Bible Posts

The Irony of Evil

The Irony of Evil

If you’re anything like me, you quickly get overwhelmed and even physically exhausted by story after story of evil happening in our world today. Previous generations lived without knowing the extent of evil worldwide while today our social media feed brings every encounter to our doorstep. It’s too much. Michelle and I talk about this often because we have enough examples of evil just through the people directly connected with us in life and what happens to them. Let alone the evil done across the globe.

It’s easy to lose sight of the goodness of Jesus in the midst of this. It’s even easy to doubt God’s sovereignty, although we rarely give words to those thoughts. Instead, we wonder why God continues to allow stuff like that. I read through Psalm chapter seven this week and found encouragement in the way King David addresses evil.

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How Long Does it Take to Change Your Mind?

How Long Does it Take to Change Your Mind?

This week I was reading through the story of the Apostle Paul meeting Jesus when a new detail stood out to me. You can find the entire story in Acts 9:1-19. Saul goes from actively pursuing Christians to kill them and then changes into one of the dominant figures to propel the new church forward in the New Testament. That’s a cataclysmic shift in perspective. The catalyst for the transformation was Saul hearing the audible voice of Jesus and losing his vision as a result of a blinding light. Then,

“Saul got up from the ground, but when he opened his eyes he could see nothing. So they led him by the hand into Damascus. For three days he was blind, and did not eat or drink anything.” Acts 9:8-9

After this, a man named Ananias comes to Saul and the transformation kicks into overdrive. This quickly became, and still stands, as one of the greatest transformations we’ve ever seen. Which is why that small detail about three days is so interesting to me. Imagine Saul contemplating his life for three days. He’s blind. He’s not eating or drinking. He’s processing. All his life up to this point has been misguided. The person who He assumed was a phony is  God Himself. Everything must change. His relationships with his friends and his family. His career. His future. All that he holds dear is now different.

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Who’s Laughing Now?

Who’s Laughing Now?

Ever had the feeling that people were laughing at you behind your back? Or worse (maybe), you saw them laughing at you to your face? None of us want to be in that position. Seth Godin recently wrote a great post about failure and choosing pessimism (see: Sharpening Failure). One of his lines stood out in particular:

“The universe is not laughing at us. It doesn’t even know we exist.”

I agree. That’s an excellent way to overcome the nagging appeal to choose pessimism when a situation doesn’t play out the way you hoped it would. Despite what you read online or heard from that one friend of yours (we all have one), the conspiracy theory against you isn’t real. That’s good news.

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The Difference Between Oranges and Bananas

The Difference Between Oranges and Bananas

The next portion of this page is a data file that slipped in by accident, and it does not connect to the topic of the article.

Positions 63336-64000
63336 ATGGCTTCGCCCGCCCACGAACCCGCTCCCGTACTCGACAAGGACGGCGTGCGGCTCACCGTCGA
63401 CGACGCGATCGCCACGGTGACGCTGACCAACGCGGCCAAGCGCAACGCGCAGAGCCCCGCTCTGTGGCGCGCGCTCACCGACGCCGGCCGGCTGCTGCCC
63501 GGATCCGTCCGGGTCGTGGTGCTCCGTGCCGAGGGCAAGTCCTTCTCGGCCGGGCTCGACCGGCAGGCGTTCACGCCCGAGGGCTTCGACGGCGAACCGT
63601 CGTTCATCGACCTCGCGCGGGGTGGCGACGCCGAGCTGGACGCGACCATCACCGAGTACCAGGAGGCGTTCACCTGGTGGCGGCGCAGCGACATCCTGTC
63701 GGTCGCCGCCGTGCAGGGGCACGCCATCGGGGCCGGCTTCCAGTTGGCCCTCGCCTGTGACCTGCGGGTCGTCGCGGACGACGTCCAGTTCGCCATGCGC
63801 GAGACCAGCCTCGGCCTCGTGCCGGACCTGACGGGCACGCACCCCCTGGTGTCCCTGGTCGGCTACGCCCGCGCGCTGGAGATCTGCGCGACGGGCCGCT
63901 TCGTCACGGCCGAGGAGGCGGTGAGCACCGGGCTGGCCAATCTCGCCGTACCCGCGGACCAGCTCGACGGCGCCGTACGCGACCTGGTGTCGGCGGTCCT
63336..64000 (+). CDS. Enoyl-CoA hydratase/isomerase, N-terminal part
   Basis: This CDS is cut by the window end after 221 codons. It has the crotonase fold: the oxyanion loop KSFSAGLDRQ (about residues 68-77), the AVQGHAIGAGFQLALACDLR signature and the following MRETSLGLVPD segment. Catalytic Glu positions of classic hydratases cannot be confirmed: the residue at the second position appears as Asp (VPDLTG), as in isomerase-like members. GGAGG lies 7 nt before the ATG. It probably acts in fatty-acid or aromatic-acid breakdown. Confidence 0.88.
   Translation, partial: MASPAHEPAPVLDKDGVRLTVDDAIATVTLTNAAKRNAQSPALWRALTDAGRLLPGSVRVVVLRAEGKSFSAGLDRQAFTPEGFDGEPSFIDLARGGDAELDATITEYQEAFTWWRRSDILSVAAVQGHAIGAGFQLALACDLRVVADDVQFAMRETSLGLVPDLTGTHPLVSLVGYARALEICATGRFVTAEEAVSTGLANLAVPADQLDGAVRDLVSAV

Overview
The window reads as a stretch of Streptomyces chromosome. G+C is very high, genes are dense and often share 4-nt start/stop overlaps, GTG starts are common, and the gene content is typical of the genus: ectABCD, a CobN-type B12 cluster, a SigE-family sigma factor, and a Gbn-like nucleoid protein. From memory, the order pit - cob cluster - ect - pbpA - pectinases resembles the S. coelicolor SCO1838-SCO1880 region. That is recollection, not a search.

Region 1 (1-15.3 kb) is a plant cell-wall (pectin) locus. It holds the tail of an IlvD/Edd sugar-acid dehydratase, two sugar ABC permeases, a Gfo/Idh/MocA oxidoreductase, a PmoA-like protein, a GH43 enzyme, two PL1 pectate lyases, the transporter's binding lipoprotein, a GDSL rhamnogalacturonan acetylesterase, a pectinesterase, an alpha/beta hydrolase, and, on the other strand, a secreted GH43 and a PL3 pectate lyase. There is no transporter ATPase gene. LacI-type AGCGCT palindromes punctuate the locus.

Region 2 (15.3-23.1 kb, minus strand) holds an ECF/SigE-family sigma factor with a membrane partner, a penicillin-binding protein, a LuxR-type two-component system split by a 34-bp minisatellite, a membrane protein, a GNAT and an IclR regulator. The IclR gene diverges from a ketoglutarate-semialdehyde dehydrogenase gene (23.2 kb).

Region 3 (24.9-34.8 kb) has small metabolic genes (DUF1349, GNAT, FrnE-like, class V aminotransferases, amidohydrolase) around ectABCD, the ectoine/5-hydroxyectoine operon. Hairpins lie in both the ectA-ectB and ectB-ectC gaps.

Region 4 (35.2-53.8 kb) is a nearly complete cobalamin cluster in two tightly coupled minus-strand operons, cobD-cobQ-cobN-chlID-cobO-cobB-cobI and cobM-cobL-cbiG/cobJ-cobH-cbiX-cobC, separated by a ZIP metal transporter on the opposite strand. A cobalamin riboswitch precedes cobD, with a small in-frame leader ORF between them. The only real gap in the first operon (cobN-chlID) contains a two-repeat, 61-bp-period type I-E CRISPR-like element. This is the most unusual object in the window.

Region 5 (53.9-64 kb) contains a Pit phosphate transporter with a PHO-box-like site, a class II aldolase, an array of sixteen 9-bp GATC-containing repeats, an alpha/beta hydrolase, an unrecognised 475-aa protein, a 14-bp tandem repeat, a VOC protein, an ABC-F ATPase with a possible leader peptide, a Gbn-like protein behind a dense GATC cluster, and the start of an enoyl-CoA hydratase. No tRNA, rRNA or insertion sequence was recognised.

The picture above may not look like much. Actually, it isn’t much. It’s a picture of three small mandarin oranges. But they were given to me as a very sentimental gift. That’s because they come from a sermon illustration I used back in August of 2014. You can see the tree they come from in this sermon called “The Vine.”

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From Hermes to Murder

From Hermes to Murder

To anyone who has followed Jesus for any amount of time, you’ve likely experienced how differently people react to you. For some, a Christian is viewed as a person who has it all together, who is blessed by God, or who could show them something about truth they’ve been missing. For others, a Christian is viewed as a person who is hypocritical, untrustworthy, and deserving to be ridiculed and avoided (or worse).

We see these extreme reactions all within a matter of verses in the book of Acts. In Acts 14:11-18 the people of Lystra watch Paul heal a man and then conclude he and Barnabas must be gods.

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The Refugee Crisis Shows Faith in God Makes No Sense

The Refugee Crisis Shows Faith in God Makes No Sense

I’ve been stewing all last week on whether or not to write about the refugee crisis. There’s already plenty of voices in the conversation. As I considered what I might say, it’s changed depending on which day of the week I considered writing it. At the risk of being just another voice, here’s what I would like to encourage you as you make up your mind on this discussion.

It’s all about fear.

Too simple? Fear of others, fear of the unknown, fear of the future, fear of what any of this might cost us. And I get it. I’m afraid too. In fact, as I write these words I’m sitting in Washington DC. You know, the place ISIS said they would target this week. I’m just a few blocks away from the White House, their prime target. I received more than a few looks and comments when we told people where we were going this week. As I walk around these streets and notice all the police with their guns, it’s easy to dwell on how much there is to fear.

But as a Christian, I’m not called to live in fear.

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